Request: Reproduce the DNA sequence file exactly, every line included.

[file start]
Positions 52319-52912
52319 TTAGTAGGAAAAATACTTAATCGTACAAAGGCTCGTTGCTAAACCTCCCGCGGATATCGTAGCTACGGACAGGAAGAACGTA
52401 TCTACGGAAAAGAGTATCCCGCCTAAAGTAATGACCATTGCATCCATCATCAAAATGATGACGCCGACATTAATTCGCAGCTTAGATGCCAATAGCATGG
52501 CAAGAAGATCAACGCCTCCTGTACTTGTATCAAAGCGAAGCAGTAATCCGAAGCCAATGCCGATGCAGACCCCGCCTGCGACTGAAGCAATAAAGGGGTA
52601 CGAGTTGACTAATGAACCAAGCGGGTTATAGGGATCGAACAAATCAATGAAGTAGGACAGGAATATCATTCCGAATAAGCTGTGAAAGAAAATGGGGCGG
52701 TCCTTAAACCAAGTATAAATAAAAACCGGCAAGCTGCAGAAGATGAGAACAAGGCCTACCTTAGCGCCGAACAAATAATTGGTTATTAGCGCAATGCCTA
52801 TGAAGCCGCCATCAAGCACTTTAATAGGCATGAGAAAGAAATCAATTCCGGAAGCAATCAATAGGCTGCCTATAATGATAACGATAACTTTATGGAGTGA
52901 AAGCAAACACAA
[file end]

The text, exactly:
Positions 52319-52912
52319 TTAGTAGGAAAAATACTTAATCGTACAAAGGCTCGTTGCTAAACCTCCCGCGGATATCGTAGCTACGGACAGGAAGAACGTA
52401 TCTACGGAAAAGAGTATCCCGCCTAAAGTAATGACCATTGCATCCATCATCAAAATGATGACGCCGACATTAATTCGCAGCTTAGATGCCAATAGCATGG
52501 CAAGAAGATCAACGCCTCCTGTACTTGTATCAAAGCGAAGCAGTAATCCGAAGCCAATGCCGATGCAGACCCCGCCTGCGACTGAAGCAATAAAGGGGTA
52601 CGAGTTGACTAATGAACCAAGCGGGTTATAGGGATCGAACAAATCAATGAAGTAGGACAGGAATATCATTCCGAATAAGCTGTGAAAGAAAATGGGGCGG
52701 TCCTTAAACCAAGTATAAATAAAAACCGGCAAGCTGCAGAAGATGAGAACAAGGCCTACCTTAGCGCCGAACAAATAATTGGTTATTAGCGCAATGCCTA
52801 TGAAGCCGCCATCAAGCACTTTAATAGGCATGAGAAAGAAATCAATTCCGGAAGCAATCAATAGGCTGCCTATAATGATAACGATAACTTTATGGAGTGA
52901 AAGCAAACACAA